Abbie is a student midwife at the University of Plymouth
I’m currently in my third-year of midwifery degree with the University of Plymouth and applied for the programme in my second-year. In all honesty, if you’d told me at the start of my degree that I’d have completed this programme, and the opportunities that have sprouted out of it, I would not have believed you. I was always that girl at school whose report said “very shy, needs to contribute more in class” and this followed me all the way through until my a-levels. I’ve always been a very “keep to myself” kind of person until I started midwifery and discovered my passion.
So why did I apply to the programme? Given the above, you probably think it’s a bit odd I applied. My first-year of midwifery training developed me as a person much further than I ever thought was possible. I saw the degree as a clean slate, and me finally undertaking the degree I’ve been so passionate about for so long! I started off by joining the midwifery society as a committee member, and by the end of my first-year I was the chair. I helped out at many open days and applicant interview days, utilising my own experience to support those starting off in the application process. By the end of the year, I’d also applied and been accepted as a peer-assisted leader (PALs) within my university, where in my second-year I’d support the first-years through their studies. Additionally, as I’d always been very active on twitter, I came across various career options I hadn’t once thought off, and combined with various academic interests I decided that perhaps I could achieve more!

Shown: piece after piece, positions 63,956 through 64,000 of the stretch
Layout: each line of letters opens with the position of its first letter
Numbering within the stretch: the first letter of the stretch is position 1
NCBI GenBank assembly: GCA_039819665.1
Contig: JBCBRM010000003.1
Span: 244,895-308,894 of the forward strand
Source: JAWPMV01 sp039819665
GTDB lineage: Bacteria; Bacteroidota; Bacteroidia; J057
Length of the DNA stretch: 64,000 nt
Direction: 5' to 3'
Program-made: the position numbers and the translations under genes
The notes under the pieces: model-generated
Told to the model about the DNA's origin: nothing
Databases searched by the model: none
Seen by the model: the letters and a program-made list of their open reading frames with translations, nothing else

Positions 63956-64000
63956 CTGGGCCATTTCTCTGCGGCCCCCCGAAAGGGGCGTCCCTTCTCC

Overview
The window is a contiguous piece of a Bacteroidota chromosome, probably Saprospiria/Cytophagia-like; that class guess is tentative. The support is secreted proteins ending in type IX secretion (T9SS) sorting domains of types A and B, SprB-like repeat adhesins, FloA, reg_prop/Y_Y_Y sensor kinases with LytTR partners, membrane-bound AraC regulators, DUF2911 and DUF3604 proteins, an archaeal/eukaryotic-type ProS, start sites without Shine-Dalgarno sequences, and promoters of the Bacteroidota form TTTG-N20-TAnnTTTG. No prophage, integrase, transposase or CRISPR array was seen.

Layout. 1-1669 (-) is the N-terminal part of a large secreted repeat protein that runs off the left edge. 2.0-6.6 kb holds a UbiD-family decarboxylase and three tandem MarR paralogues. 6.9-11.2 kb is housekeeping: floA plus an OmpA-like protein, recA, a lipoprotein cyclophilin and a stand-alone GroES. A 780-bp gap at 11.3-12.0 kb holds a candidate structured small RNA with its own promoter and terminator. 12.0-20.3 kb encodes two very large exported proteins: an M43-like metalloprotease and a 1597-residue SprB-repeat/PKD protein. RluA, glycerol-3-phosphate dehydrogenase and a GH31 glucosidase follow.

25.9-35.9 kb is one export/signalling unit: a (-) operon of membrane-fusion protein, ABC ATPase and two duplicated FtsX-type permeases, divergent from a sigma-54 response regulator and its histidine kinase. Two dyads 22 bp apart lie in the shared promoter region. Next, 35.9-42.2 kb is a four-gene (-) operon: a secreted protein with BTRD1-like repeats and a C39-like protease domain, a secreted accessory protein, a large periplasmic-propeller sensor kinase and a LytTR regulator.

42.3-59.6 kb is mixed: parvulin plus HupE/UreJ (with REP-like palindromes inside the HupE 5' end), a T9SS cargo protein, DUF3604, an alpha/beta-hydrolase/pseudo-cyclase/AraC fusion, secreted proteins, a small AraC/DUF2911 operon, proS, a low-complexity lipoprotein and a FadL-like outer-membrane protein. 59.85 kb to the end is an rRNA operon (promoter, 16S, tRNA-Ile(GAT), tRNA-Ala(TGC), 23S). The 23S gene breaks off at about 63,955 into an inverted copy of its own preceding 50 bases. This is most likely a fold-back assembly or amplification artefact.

I contacted others who had completed the programme, asking for advice on application but also about what they felt they gained and how it could benefit me. Leadership was a “buzz” word I had heard a lot about, but was unsure on what it meant exactly- did it mean management? Or was it deeper than that? And as it turned out, it was the latter. Leadership in midwifery is paramount to providing woman-centred, individualised care, through our role as advocates for women and their families. I hoped the programme would not only equip me with the knowledge in leadership required, but also an incredible opportunity to mix with other members of the multi-disciplinary team. And as I already held roles perceived as “leadership” roles, I felt these would be vital experiences to relate the leadership theory to.
The application asked me about my vision for my achievements within the next five-years, which I must admit, I underestimated it through my lack of awareness of the wider picture. Therefore, I will outline some of the amazing things I’ve been able to participate in within the last YEAR!